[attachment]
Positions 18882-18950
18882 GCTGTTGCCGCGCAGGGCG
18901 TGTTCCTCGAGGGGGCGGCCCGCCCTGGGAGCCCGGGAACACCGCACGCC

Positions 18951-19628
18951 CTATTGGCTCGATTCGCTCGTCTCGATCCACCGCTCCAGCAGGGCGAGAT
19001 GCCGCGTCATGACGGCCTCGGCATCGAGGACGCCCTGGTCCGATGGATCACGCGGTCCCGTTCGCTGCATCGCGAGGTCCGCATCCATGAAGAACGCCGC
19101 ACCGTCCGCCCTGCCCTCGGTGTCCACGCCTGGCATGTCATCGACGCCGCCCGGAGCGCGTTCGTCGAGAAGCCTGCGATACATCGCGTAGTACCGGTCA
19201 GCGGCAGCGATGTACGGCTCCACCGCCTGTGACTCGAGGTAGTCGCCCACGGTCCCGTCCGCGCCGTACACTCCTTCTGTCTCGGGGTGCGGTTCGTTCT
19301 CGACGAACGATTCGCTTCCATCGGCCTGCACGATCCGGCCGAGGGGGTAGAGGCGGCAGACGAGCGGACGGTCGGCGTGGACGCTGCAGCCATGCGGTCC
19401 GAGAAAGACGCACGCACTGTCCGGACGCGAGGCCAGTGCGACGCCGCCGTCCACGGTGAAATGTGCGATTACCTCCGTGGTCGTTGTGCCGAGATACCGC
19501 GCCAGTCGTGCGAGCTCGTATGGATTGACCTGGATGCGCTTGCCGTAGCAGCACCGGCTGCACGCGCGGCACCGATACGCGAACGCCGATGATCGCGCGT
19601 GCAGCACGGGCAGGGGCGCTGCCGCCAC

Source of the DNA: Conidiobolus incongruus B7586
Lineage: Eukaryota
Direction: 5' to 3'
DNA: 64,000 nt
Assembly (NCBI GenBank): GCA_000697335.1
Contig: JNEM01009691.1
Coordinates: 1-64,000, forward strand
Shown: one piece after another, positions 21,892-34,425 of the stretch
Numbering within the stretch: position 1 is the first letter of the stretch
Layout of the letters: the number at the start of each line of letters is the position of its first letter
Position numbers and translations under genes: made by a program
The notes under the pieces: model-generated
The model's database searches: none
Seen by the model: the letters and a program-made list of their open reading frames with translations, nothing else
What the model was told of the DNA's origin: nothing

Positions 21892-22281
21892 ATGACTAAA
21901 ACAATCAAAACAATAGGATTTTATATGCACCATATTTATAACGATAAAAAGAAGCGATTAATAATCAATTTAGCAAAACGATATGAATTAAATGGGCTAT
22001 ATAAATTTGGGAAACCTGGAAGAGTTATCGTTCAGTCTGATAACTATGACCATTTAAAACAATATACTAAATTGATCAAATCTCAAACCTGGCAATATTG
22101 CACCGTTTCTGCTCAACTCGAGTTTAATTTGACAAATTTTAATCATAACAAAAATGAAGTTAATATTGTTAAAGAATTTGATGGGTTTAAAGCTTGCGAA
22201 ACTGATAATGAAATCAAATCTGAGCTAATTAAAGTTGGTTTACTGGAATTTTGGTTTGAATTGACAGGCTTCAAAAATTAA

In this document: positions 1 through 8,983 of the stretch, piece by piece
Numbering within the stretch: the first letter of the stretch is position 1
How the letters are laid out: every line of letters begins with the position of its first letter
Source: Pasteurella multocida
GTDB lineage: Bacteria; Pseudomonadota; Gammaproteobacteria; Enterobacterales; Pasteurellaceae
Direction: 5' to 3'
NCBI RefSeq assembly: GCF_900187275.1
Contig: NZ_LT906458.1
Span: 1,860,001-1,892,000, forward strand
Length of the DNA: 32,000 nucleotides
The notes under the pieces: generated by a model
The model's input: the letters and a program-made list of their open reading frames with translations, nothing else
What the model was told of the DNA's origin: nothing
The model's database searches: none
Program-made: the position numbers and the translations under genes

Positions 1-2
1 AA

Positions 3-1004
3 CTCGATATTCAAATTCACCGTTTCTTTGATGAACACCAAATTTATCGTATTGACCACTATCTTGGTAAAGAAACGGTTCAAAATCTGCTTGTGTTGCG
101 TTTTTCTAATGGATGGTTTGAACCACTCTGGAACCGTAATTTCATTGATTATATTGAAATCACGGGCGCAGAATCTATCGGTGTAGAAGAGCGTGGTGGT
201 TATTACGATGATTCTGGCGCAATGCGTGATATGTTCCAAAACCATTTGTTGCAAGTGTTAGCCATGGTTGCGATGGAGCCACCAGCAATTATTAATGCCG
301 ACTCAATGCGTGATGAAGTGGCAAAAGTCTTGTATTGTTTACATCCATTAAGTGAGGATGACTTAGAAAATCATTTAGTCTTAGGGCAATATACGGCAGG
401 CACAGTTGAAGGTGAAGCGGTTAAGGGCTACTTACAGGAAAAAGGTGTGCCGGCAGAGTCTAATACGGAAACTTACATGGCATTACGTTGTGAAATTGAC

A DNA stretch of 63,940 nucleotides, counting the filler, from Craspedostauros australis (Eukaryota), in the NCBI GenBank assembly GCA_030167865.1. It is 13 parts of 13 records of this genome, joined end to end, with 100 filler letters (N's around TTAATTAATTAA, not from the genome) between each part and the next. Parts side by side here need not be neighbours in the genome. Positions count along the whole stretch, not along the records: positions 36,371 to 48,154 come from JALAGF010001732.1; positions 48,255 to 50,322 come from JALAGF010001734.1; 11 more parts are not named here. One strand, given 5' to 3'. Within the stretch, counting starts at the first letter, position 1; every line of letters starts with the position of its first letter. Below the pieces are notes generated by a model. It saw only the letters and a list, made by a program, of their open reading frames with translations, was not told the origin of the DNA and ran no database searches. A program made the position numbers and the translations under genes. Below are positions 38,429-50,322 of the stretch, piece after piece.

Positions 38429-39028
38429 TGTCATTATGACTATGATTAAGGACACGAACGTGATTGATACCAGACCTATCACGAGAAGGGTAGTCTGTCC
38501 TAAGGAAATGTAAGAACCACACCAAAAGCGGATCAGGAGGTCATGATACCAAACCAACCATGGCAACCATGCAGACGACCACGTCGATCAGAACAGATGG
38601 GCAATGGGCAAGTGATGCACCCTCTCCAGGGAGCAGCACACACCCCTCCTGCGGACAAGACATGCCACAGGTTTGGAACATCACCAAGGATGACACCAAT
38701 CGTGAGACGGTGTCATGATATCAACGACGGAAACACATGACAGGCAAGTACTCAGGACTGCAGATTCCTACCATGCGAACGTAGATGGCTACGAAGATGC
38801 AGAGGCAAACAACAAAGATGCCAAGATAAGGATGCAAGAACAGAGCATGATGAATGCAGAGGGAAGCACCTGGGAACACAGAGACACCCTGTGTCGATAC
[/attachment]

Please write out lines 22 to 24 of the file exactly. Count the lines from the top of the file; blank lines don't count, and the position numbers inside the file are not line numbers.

Layout of the letters: the number at the start of each line of letters is the position of its first letter
Position numbers and translations under genes: made by a program
The notes under the pieces: model-generated